Qantas will boost its international network with extra flights, more aircraft and new routes as it restores capacity in line with strong travel demand and the broader recovery of the aviation industry.
From late October 2023, the national carrier will add around one million seats to its international network over 12 months compared to its current schedule, offering customers more choice to popular destinations across Asia, the United States and the Pacific.
The additional capacity will be made possible through a combination of more Qantas aircraft returning to service, new aircraft joining the fleet and an arrangement with oneworld partner Finnair to operate two Airbus A330 aircraft on two Qantas routes.
The network changes will see the Group’s international capacity grow to around 100 per cent of pre-COVID levels by March 2024, up from 44 per cent 12 months ago and 84 per cent today. Most of the flying announced today will be powered by the 2,400 pilots and cabin crew Qantas has recruited into the Group since borders reopened; a further 300 people will be needed by the end of the year.
Over the past six months, Qantas has brought five international aircraft back into its fleet – some from long term storage and some that were on standby as operational spares while the industry stabilized. A new Boeing 787 Dreamliner arrived in May and another two will be delivered next month. The latest Qantas A380 stored in the desert was reactivated in January and an additional A380 will return to service at the end of the year following maintenance and modifications to the cabin.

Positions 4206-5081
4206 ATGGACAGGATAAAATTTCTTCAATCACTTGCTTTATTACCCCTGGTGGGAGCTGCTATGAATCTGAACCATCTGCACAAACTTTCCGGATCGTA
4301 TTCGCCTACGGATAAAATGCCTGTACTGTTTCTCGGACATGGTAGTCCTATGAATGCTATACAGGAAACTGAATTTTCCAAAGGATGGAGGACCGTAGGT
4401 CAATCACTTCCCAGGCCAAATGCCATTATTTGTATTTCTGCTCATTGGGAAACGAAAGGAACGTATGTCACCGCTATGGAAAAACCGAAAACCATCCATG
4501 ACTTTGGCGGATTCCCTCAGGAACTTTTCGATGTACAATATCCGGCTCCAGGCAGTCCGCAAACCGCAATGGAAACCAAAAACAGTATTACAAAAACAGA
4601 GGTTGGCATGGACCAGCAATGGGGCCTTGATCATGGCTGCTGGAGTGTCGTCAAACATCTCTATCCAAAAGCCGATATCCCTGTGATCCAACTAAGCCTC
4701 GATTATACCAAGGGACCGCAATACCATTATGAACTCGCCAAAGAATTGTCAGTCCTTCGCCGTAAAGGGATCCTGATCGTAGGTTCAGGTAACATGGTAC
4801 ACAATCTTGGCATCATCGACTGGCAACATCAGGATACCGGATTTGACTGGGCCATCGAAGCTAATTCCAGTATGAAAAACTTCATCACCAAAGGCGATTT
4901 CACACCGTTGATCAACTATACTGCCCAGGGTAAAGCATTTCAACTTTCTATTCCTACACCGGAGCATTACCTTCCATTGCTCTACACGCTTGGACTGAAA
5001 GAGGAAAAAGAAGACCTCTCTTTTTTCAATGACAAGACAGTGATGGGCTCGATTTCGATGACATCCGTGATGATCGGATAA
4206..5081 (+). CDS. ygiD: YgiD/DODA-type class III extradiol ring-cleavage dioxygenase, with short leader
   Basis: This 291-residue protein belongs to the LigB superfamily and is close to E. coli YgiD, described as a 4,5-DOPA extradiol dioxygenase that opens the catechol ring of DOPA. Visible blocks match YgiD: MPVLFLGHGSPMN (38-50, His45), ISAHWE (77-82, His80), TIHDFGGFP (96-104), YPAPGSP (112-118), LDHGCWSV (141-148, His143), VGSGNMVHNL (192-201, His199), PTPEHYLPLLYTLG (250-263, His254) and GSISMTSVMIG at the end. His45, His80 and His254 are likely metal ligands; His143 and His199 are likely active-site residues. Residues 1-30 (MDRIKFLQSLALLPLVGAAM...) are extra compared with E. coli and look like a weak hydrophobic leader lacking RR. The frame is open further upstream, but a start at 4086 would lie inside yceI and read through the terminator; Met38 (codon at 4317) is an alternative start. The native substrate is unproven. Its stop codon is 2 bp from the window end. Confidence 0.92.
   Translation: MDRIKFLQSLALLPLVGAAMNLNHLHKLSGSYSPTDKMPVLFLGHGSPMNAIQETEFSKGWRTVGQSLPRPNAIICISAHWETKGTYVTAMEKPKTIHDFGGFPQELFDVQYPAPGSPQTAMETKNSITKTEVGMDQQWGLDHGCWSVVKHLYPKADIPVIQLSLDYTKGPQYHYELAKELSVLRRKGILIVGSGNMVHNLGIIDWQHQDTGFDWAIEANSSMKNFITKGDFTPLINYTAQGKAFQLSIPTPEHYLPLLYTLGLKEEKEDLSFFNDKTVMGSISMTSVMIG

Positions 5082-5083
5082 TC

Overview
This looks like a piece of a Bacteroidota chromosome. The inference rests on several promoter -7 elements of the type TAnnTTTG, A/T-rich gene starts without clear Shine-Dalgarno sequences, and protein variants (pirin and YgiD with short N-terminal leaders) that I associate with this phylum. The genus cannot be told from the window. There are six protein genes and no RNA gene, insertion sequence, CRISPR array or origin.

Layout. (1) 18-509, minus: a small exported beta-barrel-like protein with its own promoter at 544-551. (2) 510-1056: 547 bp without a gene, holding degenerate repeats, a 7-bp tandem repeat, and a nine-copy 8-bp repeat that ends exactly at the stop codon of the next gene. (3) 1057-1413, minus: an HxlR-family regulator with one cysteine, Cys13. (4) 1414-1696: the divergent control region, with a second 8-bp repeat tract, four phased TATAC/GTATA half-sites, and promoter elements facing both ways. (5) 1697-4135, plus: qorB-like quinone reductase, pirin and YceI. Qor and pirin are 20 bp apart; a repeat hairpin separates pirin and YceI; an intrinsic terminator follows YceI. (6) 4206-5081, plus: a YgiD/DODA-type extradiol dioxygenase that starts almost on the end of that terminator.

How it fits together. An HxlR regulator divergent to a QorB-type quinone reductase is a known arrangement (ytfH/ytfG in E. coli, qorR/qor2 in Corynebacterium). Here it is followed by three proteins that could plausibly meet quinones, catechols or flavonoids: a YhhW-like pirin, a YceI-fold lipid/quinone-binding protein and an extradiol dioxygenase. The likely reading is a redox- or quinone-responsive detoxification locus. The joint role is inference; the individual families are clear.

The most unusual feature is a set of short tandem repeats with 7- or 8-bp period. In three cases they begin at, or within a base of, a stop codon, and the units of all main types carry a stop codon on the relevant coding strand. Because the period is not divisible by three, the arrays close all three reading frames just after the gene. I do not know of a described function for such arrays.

This announcement comes as Qantas prepares to resume San Francisco flights next week and launch its inaugural service from Sydney to New York via Auckland next month. Seasonal services to Rome and flights between Melbourne and Hong Kong will resume in June.
“The rebound in demand for international travel since borders reopened has been incredibly strong and this boost to our network will add hundreds of thousands of seats in time for the busy Australian summer holiday period,” said Qantas CEO Alan Joyce.
“Qantas has been the most on-time major domestic airline for the past eight months in a row and that improved performance means we can release some of the aircraft we’ve had in reserve. That reflects more parts of the aviation supply chain returning to normal and it’s a huge credit to the hard work of our people across the Group.
“While airlines globally are working to restore capacity to meet demand, there is still a mismatch between supply and demand for international flying. But with more of our aircraft back in the air, new 787s joining our fleet and our contract with Finnair, we’ve got more seats for our customers and more opportunity for Qantas crew as we increase our own flying.
“We know our customers are looking for great value and this additional capacity will also put downward pressure on fares,” he added.